We invite book chapter proposals of up to 500 words for an edited collection on the Legal Geographies of Intellectual Property. Proposals for theoretical chapters, literature reviews, empirical research findings, and case studies, and from across jurisdictions are all welcome. Please email your book chapter proposal by the deadline of 15 September 2023.
Legal geography, as a law and society approach, concerns the co-constitution of law, space, and power (Petterson 2022) and its rubric is to highlight ‘the law-place-people nexus across space and time’ (O’Donnell et al, 2020). Socio-legal and critical legal scholars are constantly re-discovering geography’s appeal, addressing issues ranging from the spatialities of injustice in the broadest sense (Delaney, 2016) to more traditional disputes related to a designated place (e.g. housing, landlord/tenant disputes, property transactions), issues related to the regulation of the public versus the private place, and issues pertaining to tangible forms of property (Kanellopoulou, 2020).
However, research and scholarship remain rare in ‘Intellectual Property law and geography’ (Trimble, 2021). In IP law, geography is more readily associated with the study of Geographical Indications and the particular properties of terroirs/ places of origin. The aim of the edited collection is to reach further into the theoretical and empirical relations between IP law and geography, by developing new lines of inquiry.
We therefore invite contributions that will identify and examine novel theoretical, conceptual, and methodological approaches for the spatial study of Intellectual Property, by bringing together innovative, place-informed, and thought-provoking contributions that cover all aspects of Intellectual Property.
Building on spatial legal thinking as introduced by legal geography, this edited collection aims to set and answer questions pertaining to the relationship between Intellectual Property and the concepts of place and space; chapters can investigate and question the places where Intellectual Property is created, protected, experienced, consumed, and litigated, or attempt to redefine the legal spaces created by Intellectual Property in the broader sense.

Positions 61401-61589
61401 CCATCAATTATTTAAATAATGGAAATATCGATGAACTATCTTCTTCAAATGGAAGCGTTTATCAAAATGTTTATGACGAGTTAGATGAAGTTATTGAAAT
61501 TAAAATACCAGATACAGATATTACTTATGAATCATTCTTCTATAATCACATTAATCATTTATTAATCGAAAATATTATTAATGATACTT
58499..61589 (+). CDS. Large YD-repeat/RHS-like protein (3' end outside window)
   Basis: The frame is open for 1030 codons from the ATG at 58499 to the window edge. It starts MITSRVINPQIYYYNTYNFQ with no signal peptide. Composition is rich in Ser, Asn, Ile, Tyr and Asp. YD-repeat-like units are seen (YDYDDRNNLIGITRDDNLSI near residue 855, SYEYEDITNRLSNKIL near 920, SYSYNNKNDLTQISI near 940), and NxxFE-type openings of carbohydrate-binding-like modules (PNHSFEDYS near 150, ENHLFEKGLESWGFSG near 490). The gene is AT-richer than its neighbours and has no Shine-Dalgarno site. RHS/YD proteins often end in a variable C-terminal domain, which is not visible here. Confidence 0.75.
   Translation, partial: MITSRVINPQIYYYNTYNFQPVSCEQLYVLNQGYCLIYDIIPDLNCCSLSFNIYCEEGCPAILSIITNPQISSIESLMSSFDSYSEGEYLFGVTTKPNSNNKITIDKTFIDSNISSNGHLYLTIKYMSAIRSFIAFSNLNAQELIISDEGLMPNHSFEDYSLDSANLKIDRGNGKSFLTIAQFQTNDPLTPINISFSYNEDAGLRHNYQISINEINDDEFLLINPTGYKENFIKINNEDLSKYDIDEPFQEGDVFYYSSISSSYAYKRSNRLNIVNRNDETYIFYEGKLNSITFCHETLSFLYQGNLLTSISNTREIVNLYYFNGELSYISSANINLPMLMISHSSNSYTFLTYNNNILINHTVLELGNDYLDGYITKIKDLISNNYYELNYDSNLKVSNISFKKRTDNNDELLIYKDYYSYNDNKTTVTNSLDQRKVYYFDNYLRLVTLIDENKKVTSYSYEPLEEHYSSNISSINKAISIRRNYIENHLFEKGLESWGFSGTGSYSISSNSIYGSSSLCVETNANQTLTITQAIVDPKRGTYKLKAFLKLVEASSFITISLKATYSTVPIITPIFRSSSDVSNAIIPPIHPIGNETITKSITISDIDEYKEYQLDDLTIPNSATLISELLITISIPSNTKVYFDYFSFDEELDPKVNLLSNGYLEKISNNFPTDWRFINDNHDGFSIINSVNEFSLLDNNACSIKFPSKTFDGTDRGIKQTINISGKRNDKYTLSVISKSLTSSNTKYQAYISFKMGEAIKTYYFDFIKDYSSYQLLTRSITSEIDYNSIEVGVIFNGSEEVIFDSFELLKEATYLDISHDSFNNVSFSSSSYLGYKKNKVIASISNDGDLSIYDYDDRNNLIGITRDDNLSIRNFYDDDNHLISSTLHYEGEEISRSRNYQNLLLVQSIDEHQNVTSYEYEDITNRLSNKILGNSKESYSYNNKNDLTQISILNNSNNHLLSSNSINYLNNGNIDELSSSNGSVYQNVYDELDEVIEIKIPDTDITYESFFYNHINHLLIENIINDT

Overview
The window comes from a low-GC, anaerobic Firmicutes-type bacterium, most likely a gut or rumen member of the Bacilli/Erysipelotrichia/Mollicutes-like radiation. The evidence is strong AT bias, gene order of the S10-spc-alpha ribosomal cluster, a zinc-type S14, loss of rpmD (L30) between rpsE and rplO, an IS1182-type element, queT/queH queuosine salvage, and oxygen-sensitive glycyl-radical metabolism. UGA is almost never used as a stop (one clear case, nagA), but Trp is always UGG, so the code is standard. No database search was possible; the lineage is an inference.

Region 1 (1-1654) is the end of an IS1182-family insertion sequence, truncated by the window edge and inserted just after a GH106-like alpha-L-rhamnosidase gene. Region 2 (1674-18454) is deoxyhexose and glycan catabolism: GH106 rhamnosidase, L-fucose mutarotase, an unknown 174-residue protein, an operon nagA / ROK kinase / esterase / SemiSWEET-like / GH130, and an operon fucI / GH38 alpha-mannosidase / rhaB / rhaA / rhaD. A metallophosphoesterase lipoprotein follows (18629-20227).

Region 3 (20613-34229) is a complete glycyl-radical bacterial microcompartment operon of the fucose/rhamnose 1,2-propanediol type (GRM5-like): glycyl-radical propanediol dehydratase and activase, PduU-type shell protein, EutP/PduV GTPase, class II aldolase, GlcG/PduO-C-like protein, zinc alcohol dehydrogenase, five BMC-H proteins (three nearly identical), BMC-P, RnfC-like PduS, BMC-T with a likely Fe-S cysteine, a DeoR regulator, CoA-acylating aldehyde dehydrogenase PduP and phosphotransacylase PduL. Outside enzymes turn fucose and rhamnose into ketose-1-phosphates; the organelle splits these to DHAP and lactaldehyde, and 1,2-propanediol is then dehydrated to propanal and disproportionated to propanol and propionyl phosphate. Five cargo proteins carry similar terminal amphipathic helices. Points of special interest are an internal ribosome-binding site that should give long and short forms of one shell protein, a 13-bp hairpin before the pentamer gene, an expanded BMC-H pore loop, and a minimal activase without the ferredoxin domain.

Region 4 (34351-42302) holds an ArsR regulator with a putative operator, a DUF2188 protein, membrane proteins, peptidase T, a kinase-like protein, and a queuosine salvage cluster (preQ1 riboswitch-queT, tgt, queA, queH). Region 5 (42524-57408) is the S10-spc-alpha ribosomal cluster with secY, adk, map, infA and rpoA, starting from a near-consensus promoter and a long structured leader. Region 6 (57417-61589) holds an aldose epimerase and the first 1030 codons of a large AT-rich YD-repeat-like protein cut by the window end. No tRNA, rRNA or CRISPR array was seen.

We seek to address topics that stretch the spatial confines of the study of Intellectual Property, including chapters that adopt the point of the view of the IPR owner and other multi-stakeholder approaches. The ultimate purpose of the collection is to introduce new ways of thinking, studying, practicing, and applying Intellectual Property, as an area of law that is in direct communion with its spatial surroundings.
To this aim, proposed chapters can address (indicatively): creativity and place, legal geographies of the international intellectual property system and colonisation/decolonisation, the geographical aspects of the principle of National Treatment, the protection of place as IP’s subject matter, geographical aspects of IP courts, the relationship between the place of creation and the place of consumption for IP subject matter, empirical issues in spatial IP, as well as contributions on the spatial legal theory of Intellectual Property. Proposals for theoretical chapters, literature reviews, empirical research findings, and case studies, and from across jurisdictions are all welcome.
Submission procedure: Please email your book chapter proposal to [email protected] and [email protected] by the deadline of 15 September 2023. Proposals should contain an abstract of around 500 words that clearly explains the focus, theme, and content of the proposed chapter. In addition, it should include a provisional title, the full name(s) of the author(s) and institutional affiliation(s), as well as any key references. If you’d like to have an initial conversation about your idea for a chapter then we warmly welcome informal inquiries, and discussion, in advance of the deadline.